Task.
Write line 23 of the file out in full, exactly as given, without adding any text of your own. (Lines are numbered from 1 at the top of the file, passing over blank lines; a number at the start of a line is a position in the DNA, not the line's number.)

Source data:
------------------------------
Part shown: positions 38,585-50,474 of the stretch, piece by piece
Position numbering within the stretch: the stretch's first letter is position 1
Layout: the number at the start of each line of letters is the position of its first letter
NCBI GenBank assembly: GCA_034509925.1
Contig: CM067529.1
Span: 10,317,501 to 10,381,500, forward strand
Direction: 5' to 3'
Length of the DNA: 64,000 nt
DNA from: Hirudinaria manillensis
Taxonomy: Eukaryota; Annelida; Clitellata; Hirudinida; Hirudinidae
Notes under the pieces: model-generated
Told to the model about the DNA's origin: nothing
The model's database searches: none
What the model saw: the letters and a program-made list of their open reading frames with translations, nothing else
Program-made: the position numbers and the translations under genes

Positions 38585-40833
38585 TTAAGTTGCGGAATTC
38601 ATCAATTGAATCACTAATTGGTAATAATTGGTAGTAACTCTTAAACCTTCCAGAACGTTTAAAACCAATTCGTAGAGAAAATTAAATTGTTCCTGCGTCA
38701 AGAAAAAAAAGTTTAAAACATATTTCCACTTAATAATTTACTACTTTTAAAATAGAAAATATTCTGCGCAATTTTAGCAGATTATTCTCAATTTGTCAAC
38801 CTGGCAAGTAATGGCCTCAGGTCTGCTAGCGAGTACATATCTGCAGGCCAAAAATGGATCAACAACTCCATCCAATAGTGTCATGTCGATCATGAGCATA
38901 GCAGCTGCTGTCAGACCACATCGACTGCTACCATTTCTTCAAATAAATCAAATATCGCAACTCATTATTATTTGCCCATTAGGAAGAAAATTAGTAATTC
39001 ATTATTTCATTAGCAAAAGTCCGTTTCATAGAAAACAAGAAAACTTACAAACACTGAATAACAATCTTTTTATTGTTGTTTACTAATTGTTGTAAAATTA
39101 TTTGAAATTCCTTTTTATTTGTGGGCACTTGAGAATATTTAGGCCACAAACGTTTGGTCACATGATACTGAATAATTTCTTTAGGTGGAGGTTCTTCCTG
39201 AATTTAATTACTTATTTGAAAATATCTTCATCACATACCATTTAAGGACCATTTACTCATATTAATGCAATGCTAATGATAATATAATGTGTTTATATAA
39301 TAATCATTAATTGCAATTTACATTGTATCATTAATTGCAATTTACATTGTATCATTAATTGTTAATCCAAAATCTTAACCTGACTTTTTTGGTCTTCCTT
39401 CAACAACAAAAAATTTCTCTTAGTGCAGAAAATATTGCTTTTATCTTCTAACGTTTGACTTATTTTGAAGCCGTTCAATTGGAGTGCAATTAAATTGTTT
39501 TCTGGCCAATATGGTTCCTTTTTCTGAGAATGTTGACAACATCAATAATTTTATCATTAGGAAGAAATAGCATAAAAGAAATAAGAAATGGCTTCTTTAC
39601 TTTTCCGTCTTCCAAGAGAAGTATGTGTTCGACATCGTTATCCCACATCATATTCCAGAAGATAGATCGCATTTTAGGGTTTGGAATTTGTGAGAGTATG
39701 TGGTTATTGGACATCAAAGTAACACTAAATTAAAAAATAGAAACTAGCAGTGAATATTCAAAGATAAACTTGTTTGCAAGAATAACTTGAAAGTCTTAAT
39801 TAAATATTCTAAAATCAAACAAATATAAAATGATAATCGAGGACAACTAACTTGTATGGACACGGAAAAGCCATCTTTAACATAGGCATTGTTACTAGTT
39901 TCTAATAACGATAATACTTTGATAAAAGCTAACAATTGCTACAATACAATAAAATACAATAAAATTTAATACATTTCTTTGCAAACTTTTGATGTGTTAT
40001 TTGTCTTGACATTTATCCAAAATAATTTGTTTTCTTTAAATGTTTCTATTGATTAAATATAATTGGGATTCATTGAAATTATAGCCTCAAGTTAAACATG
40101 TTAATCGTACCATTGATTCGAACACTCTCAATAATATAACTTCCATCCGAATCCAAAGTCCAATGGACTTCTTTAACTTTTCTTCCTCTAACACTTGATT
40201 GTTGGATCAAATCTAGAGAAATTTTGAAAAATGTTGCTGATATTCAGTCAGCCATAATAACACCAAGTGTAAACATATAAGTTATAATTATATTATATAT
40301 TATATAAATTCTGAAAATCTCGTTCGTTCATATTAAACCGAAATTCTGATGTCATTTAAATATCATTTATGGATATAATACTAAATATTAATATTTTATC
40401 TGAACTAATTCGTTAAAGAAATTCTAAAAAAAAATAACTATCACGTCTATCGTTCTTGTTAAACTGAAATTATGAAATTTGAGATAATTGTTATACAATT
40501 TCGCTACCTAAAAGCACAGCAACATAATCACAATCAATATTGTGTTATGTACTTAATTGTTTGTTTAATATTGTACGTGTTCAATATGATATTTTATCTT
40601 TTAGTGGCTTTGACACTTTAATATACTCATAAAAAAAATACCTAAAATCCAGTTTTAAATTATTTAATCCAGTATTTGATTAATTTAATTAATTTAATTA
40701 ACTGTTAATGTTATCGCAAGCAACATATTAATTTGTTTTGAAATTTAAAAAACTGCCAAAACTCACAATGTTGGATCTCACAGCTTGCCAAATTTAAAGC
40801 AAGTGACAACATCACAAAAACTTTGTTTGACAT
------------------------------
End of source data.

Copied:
39101 TTTGAAATTCCTTTTTATTTGTGGGCACTTGAGAATATTTAGGCCACAAACGTTTGGTCACATGATACTGAATAATTTCTTTAGGTGGAGGTTCTTCCTG